Hank Greenberg will be pressed by government attorneys this week during the AIG (NYSE:AIG) bailout trial to specifically outline what type of private market solutions he had at the ready as the insurance giant faced a massive liquidity crunch during the 2008 financial crisis, sources tell the FOX Business Network.
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Sources close to the matter tell FOX Business exclusively that lead government attorneys will attempt to poke holes in the former CEO of AIG’s assertion that he had the ability on short notice to cobble together a private equity bailout with the help of foreign sovereign wealth funds.
The funds in question, sources say, are the sovereign wealth funds of both China and Singapore.
The landmark trial has riveted Wall Street and Main Street alike as a parade of bold-faced witnesses testify about billions in bailout funds spent to prop up the ailing financial system during the crisis. Greenberg and his current company Starr International are suing the government for $40 billion. Greenberg, who had departed from AIG in 2005 but remained its largest shareholder, alleges the government unconstitutionally seized equity in AIG at onerous terms and for political reasons.
The trial has stretched to six weeks and has hauled central figures from former Federal Reserve Chairman Ben Bernanke to former Treasury Secretaries Henry Paulson and Timothy Geithner to the Federal Claims court witness stand.
Because of a jam-packed witness list, FOX Business has learned that Greenberg will now most likely be called to the stand this Friday in what has become the most closely-watched trial related to the financial crisis. Sources say the 89-year-old Greenberg will be on the stand up to four hours, grilled first by government attorneys and then examined by his own lead attorney David Boies.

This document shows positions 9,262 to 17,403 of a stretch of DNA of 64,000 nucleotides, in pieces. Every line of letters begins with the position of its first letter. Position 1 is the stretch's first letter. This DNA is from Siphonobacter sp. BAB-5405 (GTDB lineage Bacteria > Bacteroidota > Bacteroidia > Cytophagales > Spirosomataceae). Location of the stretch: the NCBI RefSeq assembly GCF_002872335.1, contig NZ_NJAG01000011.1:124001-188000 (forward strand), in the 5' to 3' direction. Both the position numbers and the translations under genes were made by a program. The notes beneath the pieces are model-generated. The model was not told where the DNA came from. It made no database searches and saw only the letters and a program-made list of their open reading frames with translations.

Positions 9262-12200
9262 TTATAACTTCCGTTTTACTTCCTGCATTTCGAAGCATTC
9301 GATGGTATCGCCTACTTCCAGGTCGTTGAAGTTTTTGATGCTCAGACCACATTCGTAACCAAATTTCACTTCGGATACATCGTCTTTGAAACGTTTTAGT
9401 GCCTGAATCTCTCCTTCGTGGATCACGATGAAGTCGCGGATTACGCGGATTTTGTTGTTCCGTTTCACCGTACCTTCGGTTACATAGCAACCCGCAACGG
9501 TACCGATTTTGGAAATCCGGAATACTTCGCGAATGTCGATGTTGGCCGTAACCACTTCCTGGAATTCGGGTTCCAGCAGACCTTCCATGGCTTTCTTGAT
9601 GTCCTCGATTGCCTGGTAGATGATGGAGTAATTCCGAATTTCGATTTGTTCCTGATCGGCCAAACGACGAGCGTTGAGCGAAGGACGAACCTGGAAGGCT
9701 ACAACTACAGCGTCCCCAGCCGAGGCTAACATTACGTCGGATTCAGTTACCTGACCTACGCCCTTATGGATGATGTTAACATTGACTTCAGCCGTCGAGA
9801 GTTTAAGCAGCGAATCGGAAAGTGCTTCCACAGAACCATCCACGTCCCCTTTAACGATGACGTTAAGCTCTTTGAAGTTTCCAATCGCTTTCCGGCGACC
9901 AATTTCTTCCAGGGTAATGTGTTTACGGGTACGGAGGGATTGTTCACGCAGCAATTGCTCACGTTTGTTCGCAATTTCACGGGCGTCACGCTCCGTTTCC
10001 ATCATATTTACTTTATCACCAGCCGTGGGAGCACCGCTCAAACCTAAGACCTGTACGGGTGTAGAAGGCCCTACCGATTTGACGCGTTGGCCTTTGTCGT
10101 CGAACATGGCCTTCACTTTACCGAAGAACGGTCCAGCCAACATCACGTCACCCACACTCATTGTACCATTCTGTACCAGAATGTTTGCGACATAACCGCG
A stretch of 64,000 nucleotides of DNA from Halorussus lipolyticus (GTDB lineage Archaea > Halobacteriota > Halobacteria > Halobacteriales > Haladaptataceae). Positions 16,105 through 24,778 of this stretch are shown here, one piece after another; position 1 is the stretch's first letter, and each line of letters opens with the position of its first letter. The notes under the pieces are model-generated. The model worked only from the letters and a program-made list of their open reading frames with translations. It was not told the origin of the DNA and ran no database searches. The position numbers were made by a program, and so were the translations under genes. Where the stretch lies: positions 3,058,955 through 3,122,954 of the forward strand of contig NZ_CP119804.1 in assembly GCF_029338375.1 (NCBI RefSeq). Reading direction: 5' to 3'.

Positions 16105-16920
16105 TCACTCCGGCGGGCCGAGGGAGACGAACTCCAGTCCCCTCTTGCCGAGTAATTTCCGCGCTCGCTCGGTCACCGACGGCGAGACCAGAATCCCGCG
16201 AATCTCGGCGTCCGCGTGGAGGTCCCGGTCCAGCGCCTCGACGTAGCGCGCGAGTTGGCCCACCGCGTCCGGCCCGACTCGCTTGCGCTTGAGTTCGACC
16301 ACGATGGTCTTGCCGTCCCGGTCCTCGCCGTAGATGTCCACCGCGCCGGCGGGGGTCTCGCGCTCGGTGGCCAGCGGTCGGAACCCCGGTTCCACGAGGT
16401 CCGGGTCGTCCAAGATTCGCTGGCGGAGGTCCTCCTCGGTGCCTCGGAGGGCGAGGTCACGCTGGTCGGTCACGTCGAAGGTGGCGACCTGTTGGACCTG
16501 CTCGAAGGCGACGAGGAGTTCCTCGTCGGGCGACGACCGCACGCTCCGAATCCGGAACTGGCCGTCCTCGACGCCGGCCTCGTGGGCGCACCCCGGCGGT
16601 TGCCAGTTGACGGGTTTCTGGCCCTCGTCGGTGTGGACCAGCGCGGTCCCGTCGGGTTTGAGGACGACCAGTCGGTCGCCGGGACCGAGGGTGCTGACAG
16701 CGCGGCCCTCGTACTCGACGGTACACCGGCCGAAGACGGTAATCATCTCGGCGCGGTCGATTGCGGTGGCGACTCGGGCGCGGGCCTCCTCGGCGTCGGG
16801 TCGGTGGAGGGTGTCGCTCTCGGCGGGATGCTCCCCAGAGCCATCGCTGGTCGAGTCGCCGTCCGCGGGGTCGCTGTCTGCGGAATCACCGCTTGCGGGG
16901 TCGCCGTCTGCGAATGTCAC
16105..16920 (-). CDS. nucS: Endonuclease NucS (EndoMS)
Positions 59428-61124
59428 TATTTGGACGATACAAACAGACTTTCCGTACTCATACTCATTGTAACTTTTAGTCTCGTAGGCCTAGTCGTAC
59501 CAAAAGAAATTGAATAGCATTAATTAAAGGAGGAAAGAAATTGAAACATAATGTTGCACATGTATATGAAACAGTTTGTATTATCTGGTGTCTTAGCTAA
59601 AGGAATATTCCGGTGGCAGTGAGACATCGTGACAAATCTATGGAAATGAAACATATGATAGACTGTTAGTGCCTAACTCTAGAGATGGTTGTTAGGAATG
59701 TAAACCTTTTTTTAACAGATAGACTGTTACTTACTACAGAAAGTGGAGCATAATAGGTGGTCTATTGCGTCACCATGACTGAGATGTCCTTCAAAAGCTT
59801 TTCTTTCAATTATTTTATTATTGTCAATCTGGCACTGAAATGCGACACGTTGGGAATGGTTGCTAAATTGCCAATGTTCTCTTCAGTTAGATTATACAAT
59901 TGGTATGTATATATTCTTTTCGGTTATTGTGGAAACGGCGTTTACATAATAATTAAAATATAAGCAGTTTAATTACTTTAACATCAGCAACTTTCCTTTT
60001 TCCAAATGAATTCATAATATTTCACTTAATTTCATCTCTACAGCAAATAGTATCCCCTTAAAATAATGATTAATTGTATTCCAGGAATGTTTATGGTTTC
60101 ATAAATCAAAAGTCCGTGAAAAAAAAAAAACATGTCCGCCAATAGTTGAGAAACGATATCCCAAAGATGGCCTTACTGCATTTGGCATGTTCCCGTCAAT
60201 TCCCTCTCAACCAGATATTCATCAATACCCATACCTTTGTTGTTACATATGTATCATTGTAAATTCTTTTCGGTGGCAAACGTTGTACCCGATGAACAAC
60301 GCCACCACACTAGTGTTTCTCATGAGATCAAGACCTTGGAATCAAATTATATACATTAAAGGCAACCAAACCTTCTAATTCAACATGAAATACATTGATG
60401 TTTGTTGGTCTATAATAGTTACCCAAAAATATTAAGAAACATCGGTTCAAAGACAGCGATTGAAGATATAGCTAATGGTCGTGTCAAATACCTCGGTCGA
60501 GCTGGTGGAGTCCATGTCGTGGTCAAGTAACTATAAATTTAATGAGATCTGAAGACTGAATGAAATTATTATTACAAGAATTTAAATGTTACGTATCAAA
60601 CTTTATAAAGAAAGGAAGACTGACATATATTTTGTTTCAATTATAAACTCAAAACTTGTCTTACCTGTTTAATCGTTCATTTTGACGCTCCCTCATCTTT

Greenberg's attorneys declined to comment for this report. A spokesperson for the Justice Department told FBN "we decline to comment on government's strategy while the trial is pending."
Boies has publicly maintained that the government, pursuant to the Federal Reserve Act, did not have the authorization to seize equity in AIG as a condition of the bailout of the company, nor did it have the right to impose onerous interest rates of up to 14% on the company. The Federal Reserve Act states that in a force-majeure, extreme bailout situation, the government can only charge a rate that accommodates commerce and business.
The plaintiff has argued AIG was held to a much higher standard than other banks which received bailouts. Neither Morgan Stanley (NYSE:MS) nor Citigroup (NYSE:C) had assets seized and the rates imposed upon some banks for payback of the bailout hovered closer to 2.5%. Paulson, Geithner and Bernanke have testified time was of the essence to preserve market confidence and to demonstrate to the public that punitive terms were being placed on institutions taking bailout money.
The trial will resume Wednesday after a two-day closure due to the Veterans Day holiday.